At the end of April, I unexpectedly spent just under a week in New England. The work-related trip was on my radar for a couple of months, and as it relates to streamlining immigrant visa case processing I knew it was a priority for the Department. In spite of this, for a variety of reasons it looked like it was going to be cancelled or at least postponed up until nearly a week out.
For my part, I was busy at post, didn’t have a pressing interest in going to the U.S. just then, and had a big event coming up in Tashkent the following weekend for which I was control officer. As I’m shifting from the non-immigrant to the immigrant visa portfolio this summer, I’ll be overseeing implementation of upcoming changes in our related business processes, and I knew eventually I’d be the one to go. But I didn’t focus on it too much until days beforehand when the funding cite suddenly came through. Suddenly the tentative preparations I’d made to go “just in case” were key.
The meetings I needed to attend at the National Visa Center in New Hampshire were to be held between a Tuesday and a Thursday, and the workshop organizers wanted me in to fly in the day before. Instead, I opted to come into Boston on the weekend on my own dime. (A weekend in Boston vs. a weekend in Tashkent waiting to fly out? What was the question?)
For my first leisure time in the U.S. in 50 weeks, I reserved myself a rental car, a suite at the Fairmont Copley Plaza, and Google-mapped places to shop, eat and run errands. Hell, it’s my weekend, after all. (Sometimes.)
Several of my embassy colleagues were on the flight from Tashkent to Frankfurt, and we spent the morning in a restaurant swapping out our mobile SIM cards, eating omelettes and sipping cappuccinos and prosecco until the time to go our separate ways. It was a fun way to pass the time, good food and good people, gaping around the duty free and feeling like a kid in a candy store.
When I arrived at Logan International, I breezed through the Customs and Immigration process by using the line for officials, diplomats and airline crew. The CBP officer inspected my diplomatic passport and Uzbek visas and asked me what I do at the embassy. I told him I’m a consular officer, the subtext being, “I write those visa interview adjudication notes on foreign nationals that help CBP officers decide whether or not to admit people at our borders.” He nodded, gave me a big smile and welcomed me home. His accent told me that he was Australian-born which made me smile back. I turned on my iPhone and noticed that AT&T had remembered to temporarily reactivate my mobile phone so my DC number was ready to use. When I arrived at the rental car area there was no line, and after reviewing my account the agent told me to pick any car on the lot and by the way, you’ll have complimentary satellite radio. Yes sir, I missed this country, I thought.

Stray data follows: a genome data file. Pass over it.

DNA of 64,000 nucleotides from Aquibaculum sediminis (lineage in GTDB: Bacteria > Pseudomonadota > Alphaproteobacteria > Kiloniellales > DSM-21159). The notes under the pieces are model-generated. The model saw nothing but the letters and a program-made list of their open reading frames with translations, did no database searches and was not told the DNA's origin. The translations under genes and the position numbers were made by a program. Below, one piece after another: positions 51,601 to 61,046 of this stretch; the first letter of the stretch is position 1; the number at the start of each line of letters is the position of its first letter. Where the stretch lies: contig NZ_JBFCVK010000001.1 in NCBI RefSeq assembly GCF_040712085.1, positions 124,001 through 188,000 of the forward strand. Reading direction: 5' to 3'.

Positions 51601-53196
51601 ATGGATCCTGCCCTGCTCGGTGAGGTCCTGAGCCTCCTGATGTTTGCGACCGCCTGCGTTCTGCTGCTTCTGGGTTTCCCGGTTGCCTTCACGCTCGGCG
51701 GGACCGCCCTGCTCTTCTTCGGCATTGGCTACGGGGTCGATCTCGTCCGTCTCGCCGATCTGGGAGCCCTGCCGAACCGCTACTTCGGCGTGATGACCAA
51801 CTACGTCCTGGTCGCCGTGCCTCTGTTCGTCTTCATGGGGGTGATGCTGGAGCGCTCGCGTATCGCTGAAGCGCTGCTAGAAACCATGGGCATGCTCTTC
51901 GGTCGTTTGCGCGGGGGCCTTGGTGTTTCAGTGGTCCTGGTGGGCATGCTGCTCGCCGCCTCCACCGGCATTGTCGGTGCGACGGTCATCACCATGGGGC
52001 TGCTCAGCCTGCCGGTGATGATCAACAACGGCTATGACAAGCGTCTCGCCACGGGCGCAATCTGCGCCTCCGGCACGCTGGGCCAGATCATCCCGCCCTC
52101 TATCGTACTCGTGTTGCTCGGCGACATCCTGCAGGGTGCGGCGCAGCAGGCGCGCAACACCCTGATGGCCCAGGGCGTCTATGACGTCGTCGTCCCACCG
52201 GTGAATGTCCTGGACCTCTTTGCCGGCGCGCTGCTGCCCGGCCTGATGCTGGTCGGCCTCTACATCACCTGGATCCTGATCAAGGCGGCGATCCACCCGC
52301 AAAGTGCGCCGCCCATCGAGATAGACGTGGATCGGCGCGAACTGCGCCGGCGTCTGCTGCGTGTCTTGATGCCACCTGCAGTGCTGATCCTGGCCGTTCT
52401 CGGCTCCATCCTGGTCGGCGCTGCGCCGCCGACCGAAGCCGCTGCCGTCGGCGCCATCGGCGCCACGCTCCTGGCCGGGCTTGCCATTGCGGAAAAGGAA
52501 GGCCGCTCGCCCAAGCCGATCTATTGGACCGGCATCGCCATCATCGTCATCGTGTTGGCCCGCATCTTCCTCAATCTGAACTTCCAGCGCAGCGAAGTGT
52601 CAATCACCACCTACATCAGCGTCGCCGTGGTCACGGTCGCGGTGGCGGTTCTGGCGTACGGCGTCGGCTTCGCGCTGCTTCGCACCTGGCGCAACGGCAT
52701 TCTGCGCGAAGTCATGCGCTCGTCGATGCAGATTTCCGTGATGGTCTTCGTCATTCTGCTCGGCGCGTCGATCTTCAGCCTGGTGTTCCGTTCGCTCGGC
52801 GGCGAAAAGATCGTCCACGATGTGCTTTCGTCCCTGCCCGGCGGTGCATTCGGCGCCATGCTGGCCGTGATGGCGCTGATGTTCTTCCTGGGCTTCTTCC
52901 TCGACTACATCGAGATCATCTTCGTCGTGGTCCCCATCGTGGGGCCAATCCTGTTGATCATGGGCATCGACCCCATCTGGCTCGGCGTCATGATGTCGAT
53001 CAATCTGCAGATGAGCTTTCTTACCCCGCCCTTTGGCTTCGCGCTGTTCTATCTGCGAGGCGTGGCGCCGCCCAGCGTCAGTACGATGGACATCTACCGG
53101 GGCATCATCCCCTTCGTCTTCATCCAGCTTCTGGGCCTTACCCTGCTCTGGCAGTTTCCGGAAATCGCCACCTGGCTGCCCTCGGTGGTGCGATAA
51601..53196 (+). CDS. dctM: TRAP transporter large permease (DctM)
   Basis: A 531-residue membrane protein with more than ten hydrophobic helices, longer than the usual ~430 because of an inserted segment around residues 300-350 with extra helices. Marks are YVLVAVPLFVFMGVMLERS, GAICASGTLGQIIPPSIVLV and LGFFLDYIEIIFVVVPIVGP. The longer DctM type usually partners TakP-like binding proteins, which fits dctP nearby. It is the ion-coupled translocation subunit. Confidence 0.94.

Thus began about 45 hours of sleeping, eating, trying on clothes, eating seafood and everything novel I could find, working out, walking around, getting my hair and nails done, and trying to take in as much of Boston as I could.
Although I was eagerly on my way to try on clothes for the first time in a year, I literally stopped to check out beautiful architecture, watch ducklings and smell the roses in Boston Public Gardens.
From the outside, my activities during my quick time in Boston probably looked like consumerism run amok. I feel like I sprinkled cash all over the eastern seaboard. While I did take advantage of everything available to me, what was happening was actually much more about gratitude and appreciation: for where I was born, for the paved roads, for being able to speak English, for customer service, for efficiency, for the overwhelming choice of well, everything. I bought four cans of dry shampoo because I can’t get aerosols through the diplomatic pouch, and I was pleased as punch to tuck those into my suitcase.
It was also just amazing to see people everywhere acting in a way that I can relate to. People spoke English, stood in line without pushing and shoving, and conducted themselves in a civil manner. I was anonymous – no visa applicants lying to me or yelling at me or acting entitled; I was actually treated with the respect I deserve. Solvency was the norm. People had real jobs, ties and plans, and real money, in real banks, that they could access. Press was free. Internet worked and pages weren’t blocked. No one followed me. Everywhere was the obvious understanding that both men and women have equal rights to appear in public, to receive education, and to pursue personal and professional goals as they see fit. The worst rudeness or driving in Boston didn’t hold a candle to Tashkent. It was truly as relaxing as rushing around in an unfamiliar place could possibly be.